What Are White Gums? Causes And Treatment
Do you have white or puffy gums? What does this mean for your dental health? Is it something that can be fixed with a trip to the dentist? Are there things you can do yourself to solve the problem?
The health of your gums isn’t always talked about as much as the health of your teeth, but it’s just as important for good oral hygiene!
What is it?
Leukoplakia is the technical term for thick white patches that may appear on your gums and it can’t be wiped away with your toothbrush. These may also show up on the insides of your cheeks, your tongue,and the base of your mouth. The patches usually don’t hurt by themselves, but they can be sensitive to the touch, and to foods or drinks that are spicy or hot. On the gums, these patches tend to be thicker than the gum tissue around them, and may also have a tougher texture, which can harden over time.
What are the causes of white gums?
Dental professionals aren’t 100% certain on all of the possible causes of white puffy gums. However, in many cases, it is due to irritation of some kind that has been happening over a long period of time. Chronic smoking or drinking, for instance, is a likely factor, as is chewing tobacco or tobacco alternatives. Anything that may be causing irritating friction in the mouth, such as uneven fillings, crowns, rough teeth, or dentures that do not fit well can also lead to leukoplakia.
What can I do to prevent or reverse white gums?
Since oral irritation is a major factor in causing white (puffy) gums, as well as leukoplakia in other areas of the mouth, avoiding the sources of this irritation is the best way to guard against it. This means avoiding smoking, chewing tobacco, and the use of tobacco alternatives, and it also means drinking alcohol only in moderation. Eating a healthy diet, rich in fruits and vegetables, may also play a preventative role, due to antioxidants in the produce which prevent tissue damage. Some research has suggested that vegetables and fruits containing beta-carotene may be especially helpful in guarding against leukoplakia. This includes vegetables such as carrots, peppers, sweet potatoes, broccoli, and leafy greens like spinach and kale, as well as fruits such as apricots and cantaloupe.
If you already have leukoplakia, making lifestyle changes like those discussed above (especially avoiding smoking and reducing alcohol intake) may potentially be enough to address the problem. However, if the white patches on your gums still remain, then it is extremely important to make an appointment with your dentist for an examination of the problem.
What will my dentist do, if the problem persists?
Your dentist will examine the patches and assess possible causes. If they find that another source of irritation may be causing the white patches on your gums or in other parts of your mouth, then they will address this. Doing so might involve repairing poorly fitting dentures, or filing down rough teeth, fillings, or crowns.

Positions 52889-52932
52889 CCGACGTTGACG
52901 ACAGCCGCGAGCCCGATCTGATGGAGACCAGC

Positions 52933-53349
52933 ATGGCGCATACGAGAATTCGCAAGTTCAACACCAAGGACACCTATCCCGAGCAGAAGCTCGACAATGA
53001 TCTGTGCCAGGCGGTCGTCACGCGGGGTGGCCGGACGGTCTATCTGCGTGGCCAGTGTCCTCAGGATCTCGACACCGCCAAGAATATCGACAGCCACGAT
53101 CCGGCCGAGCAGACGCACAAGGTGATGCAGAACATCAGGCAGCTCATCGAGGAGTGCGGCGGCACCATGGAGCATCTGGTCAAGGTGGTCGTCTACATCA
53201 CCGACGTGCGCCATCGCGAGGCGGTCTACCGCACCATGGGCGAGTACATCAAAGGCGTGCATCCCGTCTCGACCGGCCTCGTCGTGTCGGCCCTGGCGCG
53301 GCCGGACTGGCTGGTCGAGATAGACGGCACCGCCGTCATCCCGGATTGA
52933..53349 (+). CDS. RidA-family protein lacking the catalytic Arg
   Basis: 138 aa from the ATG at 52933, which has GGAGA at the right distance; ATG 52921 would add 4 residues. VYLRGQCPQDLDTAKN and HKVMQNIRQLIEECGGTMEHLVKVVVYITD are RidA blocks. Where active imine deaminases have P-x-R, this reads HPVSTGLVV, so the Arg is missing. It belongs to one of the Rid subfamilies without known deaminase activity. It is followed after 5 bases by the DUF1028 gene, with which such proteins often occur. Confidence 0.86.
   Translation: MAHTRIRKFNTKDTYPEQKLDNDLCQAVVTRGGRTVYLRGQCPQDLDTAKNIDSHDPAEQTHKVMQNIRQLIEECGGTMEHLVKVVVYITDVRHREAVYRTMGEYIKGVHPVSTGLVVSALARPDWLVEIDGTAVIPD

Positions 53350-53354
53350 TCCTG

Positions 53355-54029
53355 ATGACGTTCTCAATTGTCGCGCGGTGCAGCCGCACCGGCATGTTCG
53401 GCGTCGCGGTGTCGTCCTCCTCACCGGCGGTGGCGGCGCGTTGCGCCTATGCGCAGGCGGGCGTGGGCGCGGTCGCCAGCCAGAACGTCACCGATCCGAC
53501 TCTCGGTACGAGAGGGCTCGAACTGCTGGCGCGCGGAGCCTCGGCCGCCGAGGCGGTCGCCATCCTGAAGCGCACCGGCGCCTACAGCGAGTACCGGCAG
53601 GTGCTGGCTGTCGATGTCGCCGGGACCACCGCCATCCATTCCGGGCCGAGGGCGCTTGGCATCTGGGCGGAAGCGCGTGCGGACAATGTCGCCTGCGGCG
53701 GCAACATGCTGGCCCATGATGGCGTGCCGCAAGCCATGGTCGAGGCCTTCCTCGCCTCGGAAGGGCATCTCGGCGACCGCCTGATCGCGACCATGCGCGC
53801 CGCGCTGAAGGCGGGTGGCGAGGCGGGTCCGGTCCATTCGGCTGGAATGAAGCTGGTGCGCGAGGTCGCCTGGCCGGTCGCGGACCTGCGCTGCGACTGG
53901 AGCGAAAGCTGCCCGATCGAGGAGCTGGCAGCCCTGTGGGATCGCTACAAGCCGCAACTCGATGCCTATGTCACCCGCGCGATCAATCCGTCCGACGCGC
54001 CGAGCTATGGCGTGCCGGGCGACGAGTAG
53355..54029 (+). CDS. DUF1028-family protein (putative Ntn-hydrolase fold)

Your dentist may also carry out what’s called a brush biopsy, by removing a small piece of tissue and sending it for analysis at a lab, in order to verify that the white patches are due to leukoplakia, and to rule out other possible problems, such as oral cancer. During the biopsy, local anesthesia applied to your gums can ensure that no pain is felt during the procedure, with only minor soreness afterwards.
Depending on the results, the white patches may need to be surgically removed in their entirety, or may be monitored over time with possible removal later. Complete removal is called an excisional biopsy, and may be conducted either by your dentist or an oral surgeon. Once again, anesthesia will be used, so there will be no pain during the procedure. If the white patches are too big, removing them entirely may not be possible, in which case the dentist would continue to monitor them instead. The use of medications or other treatments is also a possibility, although these are generally not regarded as being very effective.
When should I see my dentist about white gums?
If the white patches on your gums do not fade by making the lifestyle changes discussed earlier, it is
essential to report the problem to your dentist. Although uncommon, in a small number of cases these puffy patches do have the potential to become cancerous. As with most forms of cancer, if the problem is detected early, treatment can be entirely successful. It is always better to be safe than sorry.
Are there other causes of white gums?
In addition to the leukoplakia discussed in this article, there are a few other possible explanations for
white patches or white lesions on the gums, including anemia, canker sores, oral thrush, and gingivitis.
In all cases, it is always best to talk to your dentist about any unexplained or ongoing changes in your
gums. White gums are typically no cause for alarm, but always important to address.